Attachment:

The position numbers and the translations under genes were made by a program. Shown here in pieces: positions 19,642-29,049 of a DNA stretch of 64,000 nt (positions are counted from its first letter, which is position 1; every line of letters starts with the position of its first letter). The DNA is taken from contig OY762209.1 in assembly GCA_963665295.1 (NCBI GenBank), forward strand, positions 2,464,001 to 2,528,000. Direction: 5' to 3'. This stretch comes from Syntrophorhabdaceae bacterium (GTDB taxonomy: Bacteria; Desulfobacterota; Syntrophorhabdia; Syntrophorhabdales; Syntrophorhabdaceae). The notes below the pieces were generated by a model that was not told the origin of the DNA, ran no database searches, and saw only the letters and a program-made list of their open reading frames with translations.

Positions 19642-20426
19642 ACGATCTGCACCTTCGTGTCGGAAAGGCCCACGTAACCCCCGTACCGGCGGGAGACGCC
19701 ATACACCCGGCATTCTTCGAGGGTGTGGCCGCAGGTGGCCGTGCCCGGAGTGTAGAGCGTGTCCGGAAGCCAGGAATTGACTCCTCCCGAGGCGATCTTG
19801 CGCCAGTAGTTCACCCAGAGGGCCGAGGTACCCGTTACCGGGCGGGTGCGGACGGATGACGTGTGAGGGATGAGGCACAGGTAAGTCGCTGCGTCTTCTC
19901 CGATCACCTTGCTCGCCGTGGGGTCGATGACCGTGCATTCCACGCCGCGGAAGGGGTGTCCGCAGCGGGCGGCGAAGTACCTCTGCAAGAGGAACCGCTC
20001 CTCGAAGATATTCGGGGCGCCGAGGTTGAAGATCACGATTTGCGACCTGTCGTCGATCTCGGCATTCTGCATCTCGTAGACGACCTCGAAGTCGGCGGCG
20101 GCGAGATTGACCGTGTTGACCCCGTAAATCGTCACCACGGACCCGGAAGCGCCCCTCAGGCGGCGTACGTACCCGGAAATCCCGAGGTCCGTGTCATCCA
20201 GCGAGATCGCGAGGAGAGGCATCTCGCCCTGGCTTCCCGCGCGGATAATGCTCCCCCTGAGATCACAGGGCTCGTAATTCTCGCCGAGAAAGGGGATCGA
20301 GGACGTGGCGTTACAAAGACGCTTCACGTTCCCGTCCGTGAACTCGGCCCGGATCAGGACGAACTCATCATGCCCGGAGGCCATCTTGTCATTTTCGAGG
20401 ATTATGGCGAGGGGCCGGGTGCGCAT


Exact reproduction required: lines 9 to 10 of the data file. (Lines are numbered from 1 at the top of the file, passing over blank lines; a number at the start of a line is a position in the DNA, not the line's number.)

20201 GCGAGATCGCGAGGAGAGGCATCTCGCCCTGGCTTCCCGCGCGGATAATGCTCCCCCTGAGATCACAGGGCTCGTAATTCTCGCCGAGAAAGGGGATCGA
20301 GGACGTGGCGTTACAAAGACGCTTCACGTTCCCGTCCGTGAACTCGGCCCGGATCAGGACGAACTCATCATGCCCGGAGGCCATCTTGTCATTTTCGAGG